THE NON-DESIGNER'S TYPE BOOK
Type has trends, just like hair styles and clothing and eyeglasses and
architecture. Helvetica was the most popular typeface in the world in
the '60s, and in the '70s it was a way of life. By the '80s Helvetica was
becoming as passé as beehive hairdos and then it appeared in the
Macintosh font menu and then in the PC font menu. Just as a beehive
hairdo creates a certain look, Helvetica creates a certain look. A dated
look. A 70s look. Just because it's on your computer doesn't mean you
have to use it. The greatest thing you could do for your publications
is to invest in another sans serif face, one with a strong, bold black
version in its family. As with all trends, Helvetica will someday be
back in style—in about two hundred years.
This is Helvetica—groovy, man.
Try anything else: Trade Gothic, Formata, Antique Olive, Eurostile!
It is amazing that after all these years people are still typing straight
quotes. Learn the keystrokes to type real quotes, and in every appli¬
cation you use, take advantage of the feature that types them for you
automatically (read your manual!). But don't type curly quotes when
you need inch and foot marks (in fact, use prime marks; remember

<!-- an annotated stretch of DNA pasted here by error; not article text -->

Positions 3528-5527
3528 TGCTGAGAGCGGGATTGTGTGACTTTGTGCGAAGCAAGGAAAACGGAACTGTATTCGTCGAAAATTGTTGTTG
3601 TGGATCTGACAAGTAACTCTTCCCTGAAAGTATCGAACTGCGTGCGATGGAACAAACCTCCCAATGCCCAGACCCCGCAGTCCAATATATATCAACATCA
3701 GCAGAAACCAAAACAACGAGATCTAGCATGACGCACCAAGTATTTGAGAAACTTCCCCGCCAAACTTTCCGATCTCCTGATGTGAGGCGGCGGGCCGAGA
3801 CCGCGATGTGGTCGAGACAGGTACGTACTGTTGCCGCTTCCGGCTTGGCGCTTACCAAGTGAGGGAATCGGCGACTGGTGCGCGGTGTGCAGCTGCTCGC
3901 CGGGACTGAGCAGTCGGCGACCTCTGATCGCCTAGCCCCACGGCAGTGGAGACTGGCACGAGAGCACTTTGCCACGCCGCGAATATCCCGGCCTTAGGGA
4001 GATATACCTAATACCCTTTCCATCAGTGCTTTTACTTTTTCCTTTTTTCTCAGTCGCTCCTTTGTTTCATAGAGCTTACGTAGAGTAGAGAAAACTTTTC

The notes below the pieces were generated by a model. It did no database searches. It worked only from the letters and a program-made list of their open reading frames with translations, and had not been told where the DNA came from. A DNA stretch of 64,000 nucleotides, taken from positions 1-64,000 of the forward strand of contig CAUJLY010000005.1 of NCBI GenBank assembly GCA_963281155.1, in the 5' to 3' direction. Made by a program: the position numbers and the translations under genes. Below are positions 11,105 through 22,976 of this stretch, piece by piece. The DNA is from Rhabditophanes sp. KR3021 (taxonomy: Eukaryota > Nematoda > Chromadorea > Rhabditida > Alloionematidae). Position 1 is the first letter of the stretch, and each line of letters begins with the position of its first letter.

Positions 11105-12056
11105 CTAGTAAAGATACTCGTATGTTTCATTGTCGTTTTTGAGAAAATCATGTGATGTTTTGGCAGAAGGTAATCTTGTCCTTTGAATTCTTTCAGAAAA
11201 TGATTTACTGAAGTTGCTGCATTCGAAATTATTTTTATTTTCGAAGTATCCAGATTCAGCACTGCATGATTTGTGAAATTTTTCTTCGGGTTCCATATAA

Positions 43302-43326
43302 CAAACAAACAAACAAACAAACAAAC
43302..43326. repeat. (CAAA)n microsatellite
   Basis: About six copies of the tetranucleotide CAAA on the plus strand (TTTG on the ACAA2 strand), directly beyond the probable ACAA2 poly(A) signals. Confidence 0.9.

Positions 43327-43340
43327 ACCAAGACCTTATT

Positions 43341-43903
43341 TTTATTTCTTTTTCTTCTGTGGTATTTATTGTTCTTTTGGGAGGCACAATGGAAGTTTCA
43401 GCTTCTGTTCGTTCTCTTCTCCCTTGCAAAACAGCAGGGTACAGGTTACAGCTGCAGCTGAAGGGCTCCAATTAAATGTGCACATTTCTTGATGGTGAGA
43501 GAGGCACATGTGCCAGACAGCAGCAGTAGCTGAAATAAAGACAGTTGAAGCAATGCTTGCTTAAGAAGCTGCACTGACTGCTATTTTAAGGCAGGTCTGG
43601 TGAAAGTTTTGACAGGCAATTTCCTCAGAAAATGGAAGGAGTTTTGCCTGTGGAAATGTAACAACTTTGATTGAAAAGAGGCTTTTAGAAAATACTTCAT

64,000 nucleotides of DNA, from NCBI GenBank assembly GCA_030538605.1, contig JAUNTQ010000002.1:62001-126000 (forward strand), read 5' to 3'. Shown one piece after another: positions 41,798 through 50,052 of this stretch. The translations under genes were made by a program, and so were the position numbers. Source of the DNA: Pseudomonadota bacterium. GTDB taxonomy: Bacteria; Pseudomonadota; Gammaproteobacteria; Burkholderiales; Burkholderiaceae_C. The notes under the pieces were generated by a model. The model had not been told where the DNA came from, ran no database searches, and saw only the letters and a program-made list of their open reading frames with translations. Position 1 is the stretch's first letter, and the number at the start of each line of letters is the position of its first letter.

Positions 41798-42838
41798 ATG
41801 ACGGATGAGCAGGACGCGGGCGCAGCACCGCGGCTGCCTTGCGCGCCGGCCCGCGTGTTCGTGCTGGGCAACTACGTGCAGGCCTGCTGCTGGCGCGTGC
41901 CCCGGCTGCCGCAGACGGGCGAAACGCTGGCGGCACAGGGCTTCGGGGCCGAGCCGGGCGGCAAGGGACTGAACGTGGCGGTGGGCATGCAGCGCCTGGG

Chapter 4)! And don't type an opening quote at the beginning of a
word that really needs an apostrophe! And put the quotation marks
and apostrophes in the right place!
"Can you believe
that dog stands
ТУ tall? Its huge!"
"Can you believe
that dog stands
73" tall? It's huge!"
Notice the prime marks for the numbers,
and the quotation marks are hanging!
TELLTALE SIGNS OF DESKTOP PUBLISHING
3. Double returns
Hitting the Return or Enter key twice between paragraphs or after
headlines separates the text with big, awkward gaps. Double Returns
also make it possible to end up with a blank Une at the top of a column.
Learn to use "Paragraph space after" and the "Paragraph space before"
feature—it's in every program that uses lots of text. With that feature
you can determine exactly the amount of space you want between
paragraphs, after headlines, above subheads—an elegant space that
tells the reader a new paragraph has begun without physically separat¬
ing the text so much.
Notice the difference between these three paragraphs and the rest of
the paragraphs in the book—wouldn't you agree that the gap appears
4. Two spaces after punctuation
I know, I know—if you are still typing two spaces after periods it is
probably because you firmly believe it looks better that way. If all the
work you create is for yourself, go ahead and continue to type two
spaces. But you would be doing your clients a disservice to set their
type with two spaces after periods because by now most people have
become visually astute enough to notice the unsightly gaps created
by that double space. Publications typed with two spaces have an
unprofessional appearance, whether you agree with it or not, and your
work will be ridiculed. Open any novel on your shelf—see any double
spaces? Did you read that novel and complain to yourself that you
couldn't tell where the sentences ended? The high-quality type you
are using, with its proportional widths and kerning pairs that tuck the
letters so close together, does not need two spaces to separate sentences.
Squint at this paragraph—notice any holes?